Flashback: Forgetting and Remembering Vietnam
In April, 1968, six weeks after arriving in Vietnam, a young marine becomes the sole survivor of an incident of friendly fire involving over 200 Marines. Severely wounded physically and emotionally, he returns to the States unable to understand his experience and too ashamed and afraid to talk about it. Instead he buries the memories of that tragic day, and as the doctors rebuild his body he tries to build a normal life. On the surface, he is successful; he has a beautiful home, a family, and a good career. He ignores the uneasy feelings that sometimes make the world seem unreal, that make him feel like a fugitive. Then, more than 30 years after he almost died in Vietnam, his memories try to resurface. After a series of terrifying nightmares and flashbacks he discovers that in order to save his future, he must resurrect his past.
To my Readers: In this memoir, I've shared my combat experience in Vietnam and my struggles with posttraumatic stress disorder. The nature of war does not change; combat veterans of the Vietnam War, the Gulf War, the War in Afghanistan, and the Iraqi War all have something in common - a heightened risk of PTSD. If you are a combat veteran experiencing problems similar to mine, I hope that my story encourages you to seek and accept help. - J.W. Clark.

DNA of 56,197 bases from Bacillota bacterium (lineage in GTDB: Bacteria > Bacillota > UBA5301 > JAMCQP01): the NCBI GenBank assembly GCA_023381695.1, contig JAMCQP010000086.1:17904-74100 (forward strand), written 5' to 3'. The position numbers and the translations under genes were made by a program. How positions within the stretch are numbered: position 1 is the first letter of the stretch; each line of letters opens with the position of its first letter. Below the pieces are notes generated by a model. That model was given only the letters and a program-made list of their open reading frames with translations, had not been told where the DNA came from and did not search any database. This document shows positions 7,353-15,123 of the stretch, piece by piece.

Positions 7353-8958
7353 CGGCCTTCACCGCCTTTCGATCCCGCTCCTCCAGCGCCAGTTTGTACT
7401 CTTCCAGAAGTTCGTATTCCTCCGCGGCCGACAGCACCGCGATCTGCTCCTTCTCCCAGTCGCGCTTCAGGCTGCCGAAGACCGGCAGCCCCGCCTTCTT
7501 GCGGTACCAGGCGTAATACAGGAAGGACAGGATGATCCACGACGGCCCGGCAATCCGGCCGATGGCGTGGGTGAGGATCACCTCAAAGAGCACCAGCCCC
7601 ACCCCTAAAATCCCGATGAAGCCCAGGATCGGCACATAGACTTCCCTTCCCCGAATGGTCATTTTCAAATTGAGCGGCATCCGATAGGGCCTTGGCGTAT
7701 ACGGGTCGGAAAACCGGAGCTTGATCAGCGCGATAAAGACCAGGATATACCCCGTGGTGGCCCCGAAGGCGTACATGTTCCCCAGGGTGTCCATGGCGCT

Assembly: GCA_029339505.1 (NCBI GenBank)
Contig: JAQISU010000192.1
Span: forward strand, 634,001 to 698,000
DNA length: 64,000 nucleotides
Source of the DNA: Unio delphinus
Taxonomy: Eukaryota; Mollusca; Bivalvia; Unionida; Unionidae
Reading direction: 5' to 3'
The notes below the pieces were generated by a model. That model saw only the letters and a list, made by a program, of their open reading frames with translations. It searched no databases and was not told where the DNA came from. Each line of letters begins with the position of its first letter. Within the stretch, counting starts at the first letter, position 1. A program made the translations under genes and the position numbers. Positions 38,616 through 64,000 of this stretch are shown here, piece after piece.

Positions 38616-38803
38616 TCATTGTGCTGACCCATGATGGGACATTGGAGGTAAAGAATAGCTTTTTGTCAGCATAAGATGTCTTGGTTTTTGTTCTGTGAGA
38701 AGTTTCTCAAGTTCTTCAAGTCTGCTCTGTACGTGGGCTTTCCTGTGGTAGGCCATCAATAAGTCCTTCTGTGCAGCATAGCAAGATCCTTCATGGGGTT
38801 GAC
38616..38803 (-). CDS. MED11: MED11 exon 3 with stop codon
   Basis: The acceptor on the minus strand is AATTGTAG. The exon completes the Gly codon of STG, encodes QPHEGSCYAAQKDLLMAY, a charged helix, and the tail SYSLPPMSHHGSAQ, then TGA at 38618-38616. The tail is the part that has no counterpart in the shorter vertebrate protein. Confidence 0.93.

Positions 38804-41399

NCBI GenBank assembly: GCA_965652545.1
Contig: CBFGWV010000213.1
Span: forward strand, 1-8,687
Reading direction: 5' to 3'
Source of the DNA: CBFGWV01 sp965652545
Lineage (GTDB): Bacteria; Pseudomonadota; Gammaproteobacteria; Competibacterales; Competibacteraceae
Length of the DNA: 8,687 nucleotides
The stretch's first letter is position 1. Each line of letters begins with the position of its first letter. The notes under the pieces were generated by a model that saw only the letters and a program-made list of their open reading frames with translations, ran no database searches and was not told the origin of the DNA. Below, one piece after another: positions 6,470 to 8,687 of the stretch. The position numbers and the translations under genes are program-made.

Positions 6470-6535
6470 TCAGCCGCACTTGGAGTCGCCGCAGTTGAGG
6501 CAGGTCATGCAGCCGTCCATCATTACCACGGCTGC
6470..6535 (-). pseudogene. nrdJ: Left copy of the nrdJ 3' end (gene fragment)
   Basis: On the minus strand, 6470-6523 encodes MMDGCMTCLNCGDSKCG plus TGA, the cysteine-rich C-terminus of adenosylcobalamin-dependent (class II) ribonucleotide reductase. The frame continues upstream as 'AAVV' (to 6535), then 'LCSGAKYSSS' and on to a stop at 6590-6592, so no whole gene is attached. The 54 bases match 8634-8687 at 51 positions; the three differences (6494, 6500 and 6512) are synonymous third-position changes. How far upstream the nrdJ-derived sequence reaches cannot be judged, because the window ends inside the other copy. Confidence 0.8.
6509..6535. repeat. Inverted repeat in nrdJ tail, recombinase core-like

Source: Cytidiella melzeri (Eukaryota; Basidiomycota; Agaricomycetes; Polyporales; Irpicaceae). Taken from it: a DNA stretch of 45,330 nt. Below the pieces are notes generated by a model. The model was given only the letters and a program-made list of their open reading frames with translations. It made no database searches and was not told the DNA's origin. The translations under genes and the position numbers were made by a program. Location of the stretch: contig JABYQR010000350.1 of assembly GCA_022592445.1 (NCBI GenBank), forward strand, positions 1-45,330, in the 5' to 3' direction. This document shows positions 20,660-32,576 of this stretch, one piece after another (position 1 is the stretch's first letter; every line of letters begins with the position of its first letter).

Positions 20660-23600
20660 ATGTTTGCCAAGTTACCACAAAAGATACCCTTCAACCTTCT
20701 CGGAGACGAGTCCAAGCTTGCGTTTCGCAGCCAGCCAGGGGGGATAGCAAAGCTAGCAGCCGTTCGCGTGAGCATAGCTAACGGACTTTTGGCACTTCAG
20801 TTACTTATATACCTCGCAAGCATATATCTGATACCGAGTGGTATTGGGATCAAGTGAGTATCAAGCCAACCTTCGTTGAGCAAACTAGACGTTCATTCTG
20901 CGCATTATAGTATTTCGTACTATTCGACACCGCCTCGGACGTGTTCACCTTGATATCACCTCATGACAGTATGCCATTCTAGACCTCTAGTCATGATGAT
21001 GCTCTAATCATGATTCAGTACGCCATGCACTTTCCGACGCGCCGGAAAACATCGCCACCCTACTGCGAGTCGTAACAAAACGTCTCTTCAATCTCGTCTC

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Review Written By Bernie Weisz, Reviewer, Vietnam War Pembroke Pines, Florida, USA Contact: BernWei1@aol.com June 17, 2011 Title of Review: "Refusing To Recall Being The 1 Survivor of a Battle In Vietnam Most of My Adult Life: Now I Refuse To Forget It!" Former heavyweight champion Joe Louis, just before his 1946 rematch victory over the lighter, faster Billy Conn, was quoted as saying: "You can run, but you can't hide." You will understand the significance of that cliche after you read J.W. Clark's amazing memoir "Flashback." Ostensibly, Clark's story details the tragic events of a battle he was involved in at Quang Tri Province, as a member of Alpha Company, 1st Battalion, 3rd Infantry. This occurred in the early months of 1968, right at the waning days of the North Vietnamese "Tet Offensive." This was a military campaign that commenced on January 31, 1968. Both hard core North Vietnamese regular troops as well as their Southern brethren, the Viet Cong, attacked all of South Vietnam and its forces, i.e., the U.S. and their Allies, e.g. the Republic of Korea and Australian forces. This offensive's intention was to strike military and civilian command and control centers throughout South Vietnam and to spark a general uprising among the population that would then topple the South's government located centrally in Saigon, thus ending the war in a single blow. Hanoi's most ambitious goal, producing a general uprising, had ended in a dismal failure, with Military Assistance Command of Vietnam estimating that 181,149 Viet Cong and North Vietnamese troops were killed. The real significance of this offensive was that it was the beginning of the end for American involvement in Vietnam. President Johnson, despite the Tet Offensive being a clear cut military victory, was unable to convince the American public that it had been a major Communist defeat. L.B.J.'s optimistic assessments made prior to the offensive came under heavy criticism and ridicule as the "credibility gap" that had opened in 1967 widened into an outright rift. Around the same time that C.W. Clark arrived in Camp Carroll, 60 miles south of the Demilitarized Zone, which was the demarcation between North and South Vietnam, MACV posted the highest U.S. casualty figures for a single week during the entire war: 543 killed and 2,547 wounded. As he was the sole survivor of that firefight that claimed the lives of two companies of Marines, unless he spoke about the battle, no one would know what happened on that fateful day. Clark kept quiet about it, and bore his shame and guilt, with only the publication of this book exorcising his demons. Thinking he would be arrested for murder, Clark silently grieved until the cliche "you are only as sick as your secrets" ate him alive. Clark made medical history by successfully undergoing an amazing surgery to reattach his arm in San Diego. From marrying a devout Catholic woman and adopting her faith to fathering seven children, recovering from malaria and running from his thoughts and memories of Vietnam, here lies an incredible story of dodging PTSD. From being a workaholic, geographical changes, medication with alcohol, nothing worked. He left jobs, divorced, and eventually remarried, still suffering from the war's aftereffects. Eventually vivid flashbacks occurred. J.C. Clark, while unequivocally stating: "I do not intend to make this a tell-all story for others to gossip over: I believe my family is entitled to privacy," leaves no stones upturned in explaining how he eventually asked for and received help. After a series of terrifying nightmares and flashbacks, he discovered that in order to save his future, he had to resurrect his past. Clark did the footwork, with intense therapy with a skilled clinician well versed in treating PTSD. This is a must read for anyone, Veteran or lay person who experienced trauma should read!